However the problem lies with the 900MHz wireless spectrum which requires all the mobile networks to come to a deal over. Originally back in the 1980s, Vodafone and 02 who were the first mobile operators in the UK were granted the use of this but a deal over sharing it up needs to be done with the other mobile operators.
Once this is cleared up talk is likely to turn to the 800MHz spectrum that will become available in 2012 once the switch off from analogue to Digital TV takes place. The government will be selling off this which the mobile operators will all be very interested in as it will also be ideal for widespread rural mobile coverage.
The broadband tax that has been proposed in the Digital Britain report by Lord Carter, to be introduced to every fixed phone line in the UK may not get introduced.
The 50p per month/£6 per year levy is set to be put onto every fixed telephone line in the UK to help fund the roll out of next generation broadband (fibre broadband) services in the UK, the fees were set to raise around £150m a year.
The reason there is doubt as to if the levy will actually come to fruition is because the current communications minister who replaced Lord Carter, Stephen Timms, has said:
“If the question is, is the levy definitely going to be legislated for this side of the election, I can’t say for sure”
With the general election being next year and because the Conservatives who are against the levy are the favourites to replace Labour in government we could find that if the legislation for this has not gone through before the general election then it could well be dropped altogether.
BT think that the “broadband tax” to help fund next generation fibre broadband that is to be charged to all fixed telephone lines should be extended to also include mobile phone users.
The “Broadband Tax” as set out in the Digital Britain report means that a levy of 50p per month, £6 per year, is to be charged to every fixed telephone line that is expected to raise around £1.5 bn.
BT say that as it won’t only be fixed line broadband operators who will be able to bid for a share of the money and that the mobile operators will also be able to bid for some too.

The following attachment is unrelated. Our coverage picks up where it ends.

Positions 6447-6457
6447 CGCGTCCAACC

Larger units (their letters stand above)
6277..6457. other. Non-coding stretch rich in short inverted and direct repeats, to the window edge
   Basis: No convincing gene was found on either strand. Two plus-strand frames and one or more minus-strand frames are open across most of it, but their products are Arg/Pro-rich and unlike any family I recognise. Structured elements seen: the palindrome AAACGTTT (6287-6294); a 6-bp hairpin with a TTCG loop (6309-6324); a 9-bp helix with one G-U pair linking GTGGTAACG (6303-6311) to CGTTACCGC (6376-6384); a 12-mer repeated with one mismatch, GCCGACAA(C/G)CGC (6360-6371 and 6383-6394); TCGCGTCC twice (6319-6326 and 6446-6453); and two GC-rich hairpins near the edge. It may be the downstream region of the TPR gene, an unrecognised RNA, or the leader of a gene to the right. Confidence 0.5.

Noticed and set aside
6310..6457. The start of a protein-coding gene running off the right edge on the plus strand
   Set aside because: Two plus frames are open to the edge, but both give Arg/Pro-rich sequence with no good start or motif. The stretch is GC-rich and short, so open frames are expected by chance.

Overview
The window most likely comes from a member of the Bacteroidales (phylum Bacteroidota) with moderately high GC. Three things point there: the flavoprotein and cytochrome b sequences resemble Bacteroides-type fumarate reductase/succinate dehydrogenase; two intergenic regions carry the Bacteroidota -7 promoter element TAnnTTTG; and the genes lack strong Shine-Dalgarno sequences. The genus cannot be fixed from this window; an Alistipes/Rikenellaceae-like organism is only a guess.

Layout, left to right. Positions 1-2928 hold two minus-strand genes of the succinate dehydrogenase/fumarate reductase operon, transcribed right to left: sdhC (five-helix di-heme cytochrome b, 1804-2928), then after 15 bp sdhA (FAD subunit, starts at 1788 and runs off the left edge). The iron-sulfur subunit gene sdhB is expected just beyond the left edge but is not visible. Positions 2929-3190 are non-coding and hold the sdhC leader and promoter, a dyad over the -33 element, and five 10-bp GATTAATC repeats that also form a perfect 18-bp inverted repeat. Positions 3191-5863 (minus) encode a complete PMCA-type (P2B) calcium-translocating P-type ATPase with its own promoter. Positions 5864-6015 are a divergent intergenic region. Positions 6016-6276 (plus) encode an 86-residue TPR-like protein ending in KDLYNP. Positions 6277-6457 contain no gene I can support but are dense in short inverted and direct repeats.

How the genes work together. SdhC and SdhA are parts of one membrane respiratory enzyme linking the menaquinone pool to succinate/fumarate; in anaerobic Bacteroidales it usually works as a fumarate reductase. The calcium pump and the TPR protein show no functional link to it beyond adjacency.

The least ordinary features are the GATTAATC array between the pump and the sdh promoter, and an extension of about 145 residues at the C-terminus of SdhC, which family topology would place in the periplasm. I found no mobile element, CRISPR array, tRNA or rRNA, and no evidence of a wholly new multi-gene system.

Emma Gilthorpe, BT’s director of industry policy and regulation has said that “the government should consider the opportunity to widen the base for the tax and possibly reduce the amount that each individual household pays.” with regards to mobile operators looking to claim some of the money raised from the broadband tax.
The money raised is to fund the deployment of fibre broadband into areas of the country where it wouldn’t be feasible for broadband providers to fund the installation themselves.
BT is planning on installing it to 40% of the UK population at a speed of 40Mb, Virgin Media however already offer their fibre optic broadband service to 50% of the population and have a headline speed of 50Mb broadband.
The 50p per month levy to be placed on all fixed copper phones won’t be enough to give total coverage of the UK with fibre broadband according to BT.
The “broadband tax” is to be charged for all premises that have a fixed copper line and was announced in the recently published Digital Britain Report.
The director of strategy at BT, Liv Garfield, said that she thinks even with the levy that there will still be a proportion of the UK where the fibre broadband won’t reach to. She thinks that it will help them to achieve around 80%-85% coverage and that 100% coverage is impossible.
The 50p per month (£6 per year) levy will raise between £150m-£175m per year that will be put in to the pot to fund the roll out of the fibre optic network into the hard to reach and remote areas of the UK.
BT have already started the roll out of their new fibre optic network and expect that by March 2010 there to be 1.5 million premises who will be able to connect via the fibre network.